“Chromatisms” by The Soft Hills
The Soft Hills
The album kicks off as singer Garrett Hobba recalls, “once we got lost in the oak-covered hills.” The following two songs are rounded off by classic Americana guitar and traditional instrumentation, but don’t be mistaken; pigeonholing Chromatisms as just another folk-esque release from the Pacific Northwest is about as inaccurate an assumption as believing a microphone in the hands of self-proclaimed pop enthusiast Jarvis Cocker is going to result in a family-friendly sing-along.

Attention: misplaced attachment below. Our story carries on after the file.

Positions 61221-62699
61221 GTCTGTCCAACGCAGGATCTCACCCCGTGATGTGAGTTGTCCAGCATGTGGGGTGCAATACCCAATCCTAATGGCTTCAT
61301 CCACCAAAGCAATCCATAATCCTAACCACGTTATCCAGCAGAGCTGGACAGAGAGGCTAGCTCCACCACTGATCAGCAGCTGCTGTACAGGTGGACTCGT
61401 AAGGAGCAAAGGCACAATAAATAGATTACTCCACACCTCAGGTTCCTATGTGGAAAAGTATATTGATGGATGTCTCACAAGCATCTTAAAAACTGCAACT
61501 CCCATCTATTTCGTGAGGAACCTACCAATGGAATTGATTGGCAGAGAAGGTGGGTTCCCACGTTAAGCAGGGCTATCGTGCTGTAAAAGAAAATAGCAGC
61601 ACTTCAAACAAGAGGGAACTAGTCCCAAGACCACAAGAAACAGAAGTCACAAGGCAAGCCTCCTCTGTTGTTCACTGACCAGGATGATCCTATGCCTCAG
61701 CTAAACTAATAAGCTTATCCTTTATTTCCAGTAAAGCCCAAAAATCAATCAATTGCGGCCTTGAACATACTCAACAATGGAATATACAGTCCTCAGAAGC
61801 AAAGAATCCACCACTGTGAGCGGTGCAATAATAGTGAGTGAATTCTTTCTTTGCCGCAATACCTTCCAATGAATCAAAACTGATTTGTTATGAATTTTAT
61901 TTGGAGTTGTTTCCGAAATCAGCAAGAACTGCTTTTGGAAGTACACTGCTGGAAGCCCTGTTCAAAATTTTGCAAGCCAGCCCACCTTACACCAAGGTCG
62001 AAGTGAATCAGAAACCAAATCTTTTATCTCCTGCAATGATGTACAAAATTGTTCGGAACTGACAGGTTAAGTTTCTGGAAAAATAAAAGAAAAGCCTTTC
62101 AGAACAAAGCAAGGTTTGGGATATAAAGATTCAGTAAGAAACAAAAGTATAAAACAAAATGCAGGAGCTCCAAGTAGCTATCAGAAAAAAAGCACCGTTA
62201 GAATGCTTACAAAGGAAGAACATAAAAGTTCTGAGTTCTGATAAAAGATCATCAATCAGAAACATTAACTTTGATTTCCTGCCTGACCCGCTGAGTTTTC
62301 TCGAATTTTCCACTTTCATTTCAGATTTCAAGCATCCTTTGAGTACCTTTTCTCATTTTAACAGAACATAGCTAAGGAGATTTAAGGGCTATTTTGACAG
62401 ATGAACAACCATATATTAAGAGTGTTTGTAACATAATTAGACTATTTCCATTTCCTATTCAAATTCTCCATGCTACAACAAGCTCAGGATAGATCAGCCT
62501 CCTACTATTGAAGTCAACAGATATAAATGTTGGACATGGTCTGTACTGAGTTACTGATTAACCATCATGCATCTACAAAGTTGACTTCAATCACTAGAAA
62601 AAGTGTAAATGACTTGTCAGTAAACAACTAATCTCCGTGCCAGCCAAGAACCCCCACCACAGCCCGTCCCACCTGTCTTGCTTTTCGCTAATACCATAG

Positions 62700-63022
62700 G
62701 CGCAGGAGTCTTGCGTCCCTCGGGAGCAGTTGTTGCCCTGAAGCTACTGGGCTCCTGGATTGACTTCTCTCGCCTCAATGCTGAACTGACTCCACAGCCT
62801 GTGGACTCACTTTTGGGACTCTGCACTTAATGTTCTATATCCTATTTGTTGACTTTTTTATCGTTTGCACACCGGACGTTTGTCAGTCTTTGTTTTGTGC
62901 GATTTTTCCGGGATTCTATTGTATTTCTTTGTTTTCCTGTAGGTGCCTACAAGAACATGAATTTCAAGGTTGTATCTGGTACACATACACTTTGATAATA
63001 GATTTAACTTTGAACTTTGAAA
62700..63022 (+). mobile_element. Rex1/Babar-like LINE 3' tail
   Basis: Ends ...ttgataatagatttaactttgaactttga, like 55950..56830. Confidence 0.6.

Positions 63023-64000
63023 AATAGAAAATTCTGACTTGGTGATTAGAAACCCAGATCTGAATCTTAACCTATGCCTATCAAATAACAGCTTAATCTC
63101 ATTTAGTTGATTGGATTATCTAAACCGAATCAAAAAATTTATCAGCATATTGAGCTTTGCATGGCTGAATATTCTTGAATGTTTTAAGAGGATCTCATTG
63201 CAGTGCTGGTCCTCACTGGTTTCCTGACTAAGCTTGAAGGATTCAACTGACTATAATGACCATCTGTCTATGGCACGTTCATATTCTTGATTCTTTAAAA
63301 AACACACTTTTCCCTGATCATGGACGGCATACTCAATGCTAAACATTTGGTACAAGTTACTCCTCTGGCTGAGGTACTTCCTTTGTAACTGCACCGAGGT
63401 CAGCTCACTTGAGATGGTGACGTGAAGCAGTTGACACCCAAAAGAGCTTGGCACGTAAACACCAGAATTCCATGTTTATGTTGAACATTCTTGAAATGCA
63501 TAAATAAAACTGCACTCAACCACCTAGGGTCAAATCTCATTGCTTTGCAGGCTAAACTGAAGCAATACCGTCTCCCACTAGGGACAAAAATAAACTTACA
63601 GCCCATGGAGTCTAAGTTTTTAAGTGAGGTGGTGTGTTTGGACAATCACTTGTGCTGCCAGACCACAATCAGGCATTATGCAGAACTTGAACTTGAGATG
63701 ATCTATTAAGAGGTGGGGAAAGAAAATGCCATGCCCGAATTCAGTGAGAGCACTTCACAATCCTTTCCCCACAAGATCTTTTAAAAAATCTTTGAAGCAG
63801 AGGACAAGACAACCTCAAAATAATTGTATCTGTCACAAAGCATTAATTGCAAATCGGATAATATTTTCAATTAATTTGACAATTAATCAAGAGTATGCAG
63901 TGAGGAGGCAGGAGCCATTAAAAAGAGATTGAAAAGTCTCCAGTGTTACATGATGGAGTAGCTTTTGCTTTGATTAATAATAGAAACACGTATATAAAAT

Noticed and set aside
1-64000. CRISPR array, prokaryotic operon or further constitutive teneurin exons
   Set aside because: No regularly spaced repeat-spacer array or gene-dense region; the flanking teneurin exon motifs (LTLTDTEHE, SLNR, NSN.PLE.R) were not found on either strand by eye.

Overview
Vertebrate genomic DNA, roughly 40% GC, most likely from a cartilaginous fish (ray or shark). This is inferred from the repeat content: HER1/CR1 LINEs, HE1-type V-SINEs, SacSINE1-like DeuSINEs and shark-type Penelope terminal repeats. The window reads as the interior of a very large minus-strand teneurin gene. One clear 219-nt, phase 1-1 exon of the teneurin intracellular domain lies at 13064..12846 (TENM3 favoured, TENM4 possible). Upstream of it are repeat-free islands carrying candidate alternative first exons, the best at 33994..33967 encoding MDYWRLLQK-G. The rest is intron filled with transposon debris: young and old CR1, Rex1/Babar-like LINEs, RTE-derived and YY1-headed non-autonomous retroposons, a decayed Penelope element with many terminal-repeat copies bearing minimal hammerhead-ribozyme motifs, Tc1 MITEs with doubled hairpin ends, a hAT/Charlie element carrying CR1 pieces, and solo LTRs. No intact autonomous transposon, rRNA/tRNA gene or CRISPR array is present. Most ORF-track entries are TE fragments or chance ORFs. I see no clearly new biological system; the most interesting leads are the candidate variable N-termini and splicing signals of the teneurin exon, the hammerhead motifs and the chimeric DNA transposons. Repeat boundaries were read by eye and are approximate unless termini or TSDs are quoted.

The moody, melancholy bass and gentle guitar of “Marigolds” could have been plucked from an unreleased Jonathan Wilson session, while the vocals evoke the eerie harmonies of Grizzly Bear. The band’s use of a minimal, echoing synth in “Payroll” would certainly have garnered the approval of Sonic Boom in the early years of Spectrum. While this all may sound as if the record is an uninterrupted 40 minutes of mellow rock, the droning guitars and triumphant cacophonies of “Dear Mr. Moonlight” proves otherwise. The Soft Hills are not making music to fit into a movement or scene; they create what they please and explore where they need. And that is what sets Chromatisms apart as a release worth getting to know.